There are days when I do I precious little responding, days when I can feel myself moving from one reaction to the next. These are days when I’m especially irritable, when it feels like everything is out of my control, that nothing is going my way, that I am fighting 100 different battles on a thousand different fronts, and losing them all. My first reaction on these days is to search for someone to blame: its the cable company, or the stupid computer, it’s the dog that’s driving me crazy, or its Ruthie and her reckless milk spilling. However, along my exceedingly slow journey to some semblance of spiritual maturity, I have learned that when everybody and everything is driving me nuts, the cause is usually to be found in me rather than anywhere else.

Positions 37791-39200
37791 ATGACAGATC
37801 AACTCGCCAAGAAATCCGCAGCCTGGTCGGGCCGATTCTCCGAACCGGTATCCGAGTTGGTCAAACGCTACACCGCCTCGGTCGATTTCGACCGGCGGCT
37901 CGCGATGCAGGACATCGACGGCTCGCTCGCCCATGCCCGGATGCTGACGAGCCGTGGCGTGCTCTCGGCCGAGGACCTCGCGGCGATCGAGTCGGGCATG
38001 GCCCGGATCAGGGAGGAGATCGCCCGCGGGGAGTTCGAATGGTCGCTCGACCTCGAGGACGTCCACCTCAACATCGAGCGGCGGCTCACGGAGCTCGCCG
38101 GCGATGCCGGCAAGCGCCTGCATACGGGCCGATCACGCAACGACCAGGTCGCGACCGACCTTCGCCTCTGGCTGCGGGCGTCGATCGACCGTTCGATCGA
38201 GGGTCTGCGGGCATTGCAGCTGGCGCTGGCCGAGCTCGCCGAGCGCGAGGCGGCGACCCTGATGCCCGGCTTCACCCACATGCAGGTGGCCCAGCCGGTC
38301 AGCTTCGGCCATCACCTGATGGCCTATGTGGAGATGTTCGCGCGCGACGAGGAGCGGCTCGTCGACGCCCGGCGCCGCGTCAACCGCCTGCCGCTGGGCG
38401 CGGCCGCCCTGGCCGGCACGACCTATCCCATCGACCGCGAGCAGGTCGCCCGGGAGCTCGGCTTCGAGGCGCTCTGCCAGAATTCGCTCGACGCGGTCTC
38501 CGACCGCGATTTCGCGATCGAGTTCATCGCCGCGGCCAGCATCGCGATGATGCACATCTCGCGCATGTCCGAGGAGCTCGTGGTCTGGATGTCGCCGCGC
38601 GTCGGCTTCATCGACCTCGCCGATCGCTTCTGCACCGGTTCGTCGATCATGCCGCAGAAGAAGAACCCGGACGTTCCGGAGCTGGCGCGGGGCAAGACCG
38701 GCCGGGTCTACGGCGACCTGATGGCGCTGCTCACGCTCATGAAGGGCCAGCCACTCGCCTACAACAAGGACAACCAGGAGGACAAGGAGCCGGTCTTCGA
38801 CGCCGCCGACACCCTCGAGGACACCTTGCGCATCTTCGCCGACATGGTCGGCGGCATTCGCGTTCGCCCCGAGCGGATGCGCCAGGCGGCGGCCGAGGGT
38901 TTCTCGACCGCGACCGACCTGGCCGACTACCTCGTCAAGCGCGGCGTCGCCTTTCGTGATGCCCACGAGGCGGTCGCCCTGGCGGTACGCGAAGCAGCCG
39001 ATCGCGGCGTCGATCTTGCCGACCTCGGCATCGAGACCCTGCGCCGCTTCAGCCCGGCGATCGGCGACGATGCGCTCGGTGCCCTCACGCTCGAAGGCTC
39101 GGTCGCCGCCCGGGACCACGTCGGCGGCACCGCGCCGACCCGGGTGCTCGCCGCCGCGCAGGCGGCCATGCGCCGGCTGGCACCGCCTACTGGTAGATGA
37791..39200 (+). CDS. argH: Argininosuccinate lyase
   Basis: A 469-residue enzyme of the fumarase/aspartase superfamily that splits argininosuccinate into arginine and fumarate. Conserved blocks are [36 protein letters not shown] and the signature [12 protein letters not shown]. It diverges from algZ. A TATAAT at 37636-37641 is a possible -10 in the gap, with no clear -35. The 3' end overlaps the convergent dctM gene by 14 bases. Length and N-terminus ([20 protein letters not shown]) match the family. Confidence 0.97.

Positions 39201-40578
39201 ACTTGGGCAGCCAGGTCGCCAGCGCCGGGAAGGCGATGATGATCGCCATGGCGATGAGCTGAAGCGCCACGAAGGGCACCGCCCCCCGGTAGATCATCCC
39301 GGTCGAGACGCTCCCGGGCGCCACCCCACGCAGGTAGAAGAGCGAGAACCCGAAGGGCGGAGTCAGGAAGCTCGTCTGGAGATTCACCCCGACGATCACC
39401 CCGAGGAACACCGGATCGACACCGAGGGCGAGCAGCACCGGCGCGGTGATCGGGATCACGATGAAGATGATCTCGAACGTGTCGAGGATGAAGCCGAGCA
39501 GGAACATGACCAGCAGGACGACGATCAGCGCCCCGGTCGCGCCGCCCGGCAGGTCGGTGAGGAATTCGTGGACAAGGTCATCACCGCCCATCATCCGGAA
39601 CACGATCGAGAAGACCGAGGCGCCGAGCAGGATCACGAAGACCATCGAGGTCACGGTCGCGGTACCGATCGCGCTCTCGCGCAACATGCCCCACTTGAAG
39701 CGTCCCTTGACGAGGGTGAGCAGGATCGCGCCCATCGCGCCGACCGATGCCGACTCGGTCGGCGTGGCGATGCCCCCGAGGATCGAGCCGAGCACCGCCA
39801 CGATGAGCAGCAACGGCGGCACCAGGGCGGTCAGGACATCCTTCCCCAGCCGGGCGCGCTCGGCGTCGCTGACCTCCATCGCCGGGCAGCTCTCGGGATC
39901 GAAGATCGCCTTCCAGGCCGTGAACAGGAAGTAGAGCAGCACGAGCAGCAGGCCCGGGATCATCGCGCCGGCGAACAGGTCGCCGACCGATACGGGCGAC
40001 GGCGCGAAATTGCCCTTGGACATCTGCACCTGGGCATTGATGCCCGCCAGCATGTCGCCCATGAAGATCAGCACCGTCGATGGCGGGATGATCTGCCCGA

We recently welcomed a group of Alcoholics Anonymous to begin meeting each Tuesday evening in our sanctuary. There is phrase commonly used in AA circles, a question of whether you are spiritually fit. Spiritual fitness is meant to refer to the state of your spirit, how are you feeling inside? Are you bouncing from one reaction to the next, increasingly angry and frustrated and edging towards despair? If so, you are not especially spiritually fit. To become spiritually fit, is to make room for a pause, to allow ourselves to remember that we have entrusted our lives to a loving God, to invite the spirit of that God into us, and to attempt to respond with that same loving spirit. How one becomes spiritually fit will of course depend a great deal on the individual, but in general the idea is to do whatever it is that helps bring you into a closer relationship with God. Pray. Come to church. Go to an AA meeting. Call a friend. See a therapist. Exercise. Write a list of all you are grateful for. We all must find what works for us, what helps us to connect to a power greater than ourselves, what helps us to escape our anger and reaction and helps us to find serenity.